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Buyers Market: Homeowners Cut Prices on 50% of Homes for Sale

Homeowners are slashing prices more drastically and more frequently, according to recently released data from ZipRealty. The average price reduction is now 7.1 percent of list price. List prices dipped about $19,000 in August compared with July, across the 26 markets studied. On average, sellers made two price cuts during that time. Seven cities saw price reductions on more than half of their inventory, with Jacksonville, Phoenix and Minneapolis on top with 55 percent, 54.4 percent and 52.4 percent, respectively. "Earlier in the year we saw sellers being aggressive with their pricing, but not reducing as much," says Leslie Tyler, vice president of marketing for ZipRealty. "What we are seeing now is that the trends are reversing." With the seeming desperation of home sellers, and the continued drop in mortgage rates, buyers are in a very good position. But the plunging rate at which buyers are applying for mortgages tells a different story, which might explain sellers' attitudes.

1 Comments in Response to

Comment by Ross Wolf
Entered on:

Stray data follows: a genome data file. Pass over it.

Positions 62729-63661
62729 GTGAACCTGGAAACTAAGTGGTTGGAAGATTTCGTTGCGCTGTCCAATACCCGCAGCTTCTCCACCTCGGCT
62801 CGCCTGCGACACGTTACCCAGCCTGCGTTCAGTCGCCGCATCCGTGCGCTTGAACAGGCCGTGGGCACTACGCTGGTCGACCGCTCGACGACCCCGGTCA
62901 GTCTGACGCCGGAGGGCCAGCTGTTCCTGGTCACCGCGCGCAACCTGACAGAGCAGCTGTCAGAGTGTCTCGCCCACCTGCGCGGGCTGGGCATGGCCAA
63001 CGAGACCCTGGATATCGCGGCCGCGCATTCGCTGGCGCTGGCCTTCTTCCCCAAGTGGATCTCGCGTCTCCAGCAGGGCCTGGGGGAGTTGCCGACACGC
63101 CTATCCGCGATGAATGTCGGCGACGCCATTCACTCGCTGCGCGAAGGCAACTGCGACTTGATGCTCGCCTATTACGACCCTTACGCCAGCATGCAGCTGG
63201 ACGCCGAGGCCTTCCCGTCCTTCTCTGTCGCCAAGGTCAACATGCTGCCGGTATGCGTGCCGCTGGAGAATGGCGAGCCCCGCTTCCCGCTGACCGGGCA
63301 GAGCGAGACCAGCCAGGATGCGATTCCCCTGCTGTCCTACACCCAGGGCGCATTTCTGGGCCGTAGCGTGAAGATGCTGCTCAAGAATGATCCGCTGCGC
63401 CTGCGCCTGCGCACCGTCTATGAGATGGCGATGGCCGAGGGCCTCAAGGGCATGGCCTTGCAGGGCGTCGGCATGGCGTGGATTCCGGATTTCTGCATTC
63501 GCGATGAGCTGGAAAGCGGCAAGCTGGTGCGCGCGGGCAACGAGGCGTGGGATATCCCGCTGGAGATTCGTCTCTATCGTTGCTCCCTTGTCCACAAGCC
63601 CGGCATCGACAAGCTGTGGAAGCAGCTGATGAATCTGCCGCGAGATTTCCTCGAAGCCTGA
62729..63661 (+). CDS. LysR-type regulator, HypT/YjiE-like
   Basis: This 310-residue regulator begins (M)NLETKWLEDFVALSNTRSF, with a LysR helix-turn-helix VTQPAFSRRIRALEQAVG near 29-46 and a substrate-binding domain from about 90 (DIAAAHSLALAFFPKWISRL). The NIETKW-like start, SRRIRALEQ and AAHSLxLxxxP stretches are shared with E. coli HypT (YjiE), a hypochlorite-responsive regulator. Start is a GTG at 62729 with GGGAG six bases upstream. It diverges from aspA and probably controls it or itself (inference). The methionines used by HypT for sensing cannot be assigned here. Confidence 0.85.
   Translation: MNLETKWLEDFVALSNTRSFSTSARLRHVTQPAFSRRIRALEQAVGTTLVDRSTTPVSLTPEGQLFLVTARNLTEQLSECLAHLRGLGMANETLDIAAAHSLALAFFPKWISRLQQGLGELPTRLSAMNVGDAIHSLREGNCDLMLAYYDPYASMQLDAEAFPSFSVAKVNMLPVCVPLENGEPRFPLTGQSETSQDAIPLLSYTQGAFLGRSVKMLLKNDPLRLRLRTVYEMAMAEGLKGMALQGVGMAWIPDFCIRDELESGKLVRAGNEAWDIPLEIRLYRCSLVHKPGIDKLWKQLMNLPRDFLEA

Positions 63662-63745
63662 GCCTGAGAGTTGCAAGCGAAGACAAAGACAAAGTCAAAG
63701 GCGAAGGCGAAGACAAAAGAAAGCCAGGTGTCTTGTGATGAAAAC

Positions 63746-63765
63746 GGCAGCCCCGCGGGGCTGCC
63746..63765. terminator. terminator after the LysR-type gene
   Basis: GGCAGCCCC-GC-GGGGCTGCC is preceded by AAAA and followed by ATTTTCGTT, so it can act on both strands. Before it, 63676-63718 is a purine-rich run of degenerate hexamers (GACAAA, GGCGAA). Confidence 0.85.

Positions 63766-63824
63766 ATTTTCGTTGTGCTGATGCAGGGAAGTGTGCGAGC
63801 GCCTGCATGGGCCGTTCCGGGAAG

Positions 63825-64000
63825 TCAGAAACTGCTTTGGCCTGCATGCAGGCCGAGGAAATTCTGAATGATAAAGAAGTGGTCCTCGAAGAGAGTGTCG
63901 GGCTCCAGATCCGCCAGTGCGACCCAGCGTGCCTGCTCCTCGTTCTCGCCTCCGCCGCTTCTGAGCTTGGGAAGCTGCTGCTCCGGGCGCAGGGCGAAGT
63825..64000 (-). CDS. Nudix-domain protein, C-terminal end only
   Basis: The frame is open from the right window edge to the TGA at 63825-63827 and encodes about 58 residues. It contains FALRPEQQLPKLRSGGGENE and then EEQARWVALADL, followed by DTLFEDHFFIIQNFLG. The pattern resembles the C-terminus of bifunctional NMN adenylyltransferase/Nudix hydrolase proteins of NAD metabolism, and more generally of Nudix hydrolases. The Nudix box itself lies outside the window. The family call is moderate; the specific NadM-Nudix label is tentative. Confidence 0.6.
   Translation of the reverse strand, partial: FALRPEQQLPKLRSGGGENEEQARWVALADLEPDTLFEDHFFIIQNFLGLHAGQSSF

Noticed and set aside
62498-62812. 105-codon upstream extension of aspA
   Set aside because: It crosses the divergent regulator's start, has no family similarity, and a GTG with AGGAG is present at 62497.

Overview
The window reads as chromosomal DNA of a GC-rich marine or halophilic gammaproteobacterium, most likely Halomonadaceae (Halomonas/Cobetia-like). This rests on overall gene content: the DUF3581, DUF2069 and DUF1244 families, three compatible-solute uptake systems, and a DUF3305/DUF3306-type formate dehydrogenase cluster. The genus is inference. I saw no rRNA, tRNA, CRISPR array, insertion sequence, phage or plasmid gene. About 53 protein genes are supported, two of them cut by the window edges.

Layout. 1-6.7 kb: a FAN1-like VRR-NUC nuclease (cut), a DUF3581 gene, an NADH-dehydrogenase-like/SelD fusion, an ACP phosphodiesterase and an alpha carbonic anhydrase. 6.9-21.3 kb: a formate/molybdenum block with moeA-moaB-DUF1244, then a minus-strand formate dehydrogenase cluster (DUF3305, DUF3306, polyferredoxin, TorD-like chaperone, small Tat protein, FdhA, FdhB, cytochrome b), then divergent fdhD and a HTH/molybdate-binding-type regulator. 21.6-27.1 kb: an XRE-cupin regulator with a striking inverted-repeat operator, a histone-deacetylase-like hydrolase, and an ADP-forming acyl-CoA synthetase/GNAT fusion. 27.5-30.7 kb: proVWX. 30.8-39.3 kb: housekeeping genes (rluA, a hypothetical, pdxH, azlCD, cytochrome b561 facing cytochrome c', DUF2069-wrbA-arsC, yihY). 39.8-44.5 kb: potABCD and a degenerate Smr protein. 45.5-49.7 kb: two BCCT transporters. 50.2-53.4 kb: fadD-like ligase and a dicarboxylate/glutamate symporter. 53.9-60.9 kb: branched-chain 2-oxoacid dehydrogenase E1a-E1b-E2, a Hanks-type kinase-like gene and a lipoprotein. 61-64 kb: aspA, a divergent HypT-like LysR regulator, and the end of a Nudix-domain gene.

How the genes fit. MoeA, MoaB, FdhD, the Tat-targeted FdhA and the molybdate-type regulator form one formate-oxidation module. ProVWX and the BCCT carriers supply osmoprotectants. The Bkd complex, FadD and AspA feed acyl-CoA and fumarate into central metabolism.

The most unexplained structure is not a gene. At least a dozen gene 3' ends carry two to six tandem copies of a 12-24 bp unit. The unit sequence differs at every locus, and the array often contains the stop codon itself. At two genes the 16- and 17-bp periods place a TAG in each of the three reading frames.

Cutting your home’s selling price 7.1% is no big deal when you consider landlords of commercial retail property are now slashing their selling price 50-60%. A retail tenant now paying e.g., $2,800 a month to rent a retail building and land that costs $400,000 ten years ago can buy that property for $175,0000-$200,000 and pay just $1,500 a month in loan payments 100% financing to purchase the property. Things have turned upside-down. Most Landlords that ten years ago paid $400,000 for a retail commercial property got a 50% purchase loan ($200,000). When tenants leave, don’t extend their lease, landlords can’t find a tenant who will pay the prior amount of rent; exponentially landlords are defaulting. Making matters worse, after a commercial property landlord loses his or her property to foreclosure, the owner will have to pay a 25% federal tax on all straight-line deprecation taken prior. After the November elections the situation is expected to worsen.  Commercial brokers are now attending classes that instruct agents how to deal with lenders in short sales of commercial properties similar to home short sales after foreclosure.


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